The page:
This past week, the Food and Drug Administration (FDA) released a surprising report, linking a rare type of cancer with breast implants. To date, nine deaths have been reported. Although the chances of developing this specific type of cancer is extremely small, it remains a slight risk. However, before you panic, get the full facts of breast implant-related cancer.
What you need to know about ALCL:
Six years ago, in 2011, the FDA noted a slight, but persistent, risk of cancer associated with breast implants, both silicone and saline. At this time, they urged doctors to take note and report any change in breast tissue following an augmentation procedure. Through a combined effort with plastic surgeons, a lot has been learned about a woman’s chances for developing cancer after receiving implants. More research is still underway.
One specific type of cancer noted by scientists, Anaplastic Large Cell Lymphoma (ALCL), attacks cells in the immune system. While not an actual type of breast cancer, ALCL can sometimes be seen developing in the skin or lymph nodes surrounding a breast implant. “All of the information to date suggests that women with breast implants have a very low, but increased, risks of developing ALCL, compared to women who do not have breast implants,” the FDA stated.
The FDA’s findings show that fewer than 10 patients are diagnosed with ALCL every year; an incidence of about 1 in 3,000. This is a small number, considering between 10 and 11 million women around the world have breast implants. The positive news is that most cases of ALCL are considered to be slow growing cancers and treatable when detected early.
What should you do if you already have implants?
According to the newest statistics from the American Society of Plastic Surgeons, more than 290,400 breast implants were performed in 2016, keeping the procedure the number one most popular cosmetic surgery in the United States. If you are one of the millions of women who already have implants, do not worry. Your chances of developing ALCL are extremely small. However, you should perform routine breast examinations, monitor the breasts for any changes, and get routine screenings (mammogram or MRI) as recommended by your doctor.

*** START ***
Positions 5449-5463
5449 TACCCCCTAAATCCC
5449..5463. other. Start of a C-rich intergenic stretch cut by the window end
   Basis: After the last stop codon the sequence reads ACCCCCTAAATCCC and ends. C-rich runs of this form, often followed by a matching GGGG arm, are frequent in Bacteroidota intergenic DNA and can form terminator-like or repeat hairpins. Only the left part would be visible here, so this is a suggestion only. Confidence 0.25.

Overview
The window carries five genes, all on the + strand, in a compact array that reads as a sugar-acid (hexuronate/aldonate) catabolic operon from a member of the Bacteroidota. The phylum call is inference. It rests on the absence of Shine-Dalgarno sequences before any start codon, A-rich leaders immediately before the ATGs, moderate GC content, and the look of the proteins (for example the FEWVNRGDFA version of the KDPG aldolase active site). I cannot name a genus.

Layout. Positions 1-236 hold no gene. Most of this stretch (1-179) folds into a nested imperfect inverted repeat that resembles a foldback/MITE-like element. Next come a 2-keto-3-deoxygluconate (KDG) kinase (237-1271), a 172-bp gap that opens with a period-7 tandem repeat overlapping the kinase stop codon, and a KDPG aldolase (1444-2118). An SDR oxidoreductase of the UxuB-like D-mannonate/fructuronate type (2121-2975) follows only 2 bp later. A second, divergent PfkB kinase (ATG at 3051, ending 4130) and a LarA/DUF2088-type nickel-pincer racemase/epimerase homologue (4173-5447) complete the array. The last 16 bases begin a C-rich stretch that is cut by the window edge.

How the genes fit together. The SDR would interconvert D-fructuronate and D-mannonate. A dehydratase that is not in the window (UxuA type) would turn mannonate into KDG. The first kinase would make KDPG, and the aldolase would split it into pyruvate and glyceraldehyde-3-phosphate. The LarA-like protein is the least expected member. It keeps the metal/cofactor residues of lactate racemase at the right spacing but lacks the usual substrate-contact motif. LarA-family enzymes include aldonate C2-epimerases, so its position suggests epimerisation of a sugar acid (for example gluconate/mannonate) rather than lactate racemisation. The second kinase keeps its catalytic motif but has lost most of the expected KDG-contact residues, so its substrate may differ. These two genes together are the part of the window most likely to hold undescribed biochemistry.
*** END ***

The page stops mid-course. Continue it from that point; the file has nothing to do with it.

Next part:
What if you are considering getting implants in the near future?
Those women considering breast implants need not fear the procedure. While there is a slight chance for developing ALCL, this is a minimal risk. In fact, breast augmentation poses a small chance for other complications, as well, such as capsular contracture and leakage. You should discuss all of the implant risks with your surgeon carefully before the procedure, as he/she can walk you through what to look for and what to do should any red flags occur. Remember, choose an experienced board certified plastic surgeon to perform your breast augmentation, as this decreases the chance of post-op complications.
Dr. Paul Vitenas has more than 25 years of breast augmentation experience. Vitenas Cosmetic Surgery is located in Houston, Texas, but Dr. Vitenas is sought out by patients from across the state, around the country, and even internationally. These women know there is no substitute for a board certified plastic surgeons with decades of breast augmentation experience.
Read more about Dr. Vitenas’ breast augmentation procedure here. Call our office at 281.407.7428 for more information, or to ask your questions, no matter how large or small. If you are not in the Houston area, remember to ask about setting up your virtual consultation with Dr. Vitenas.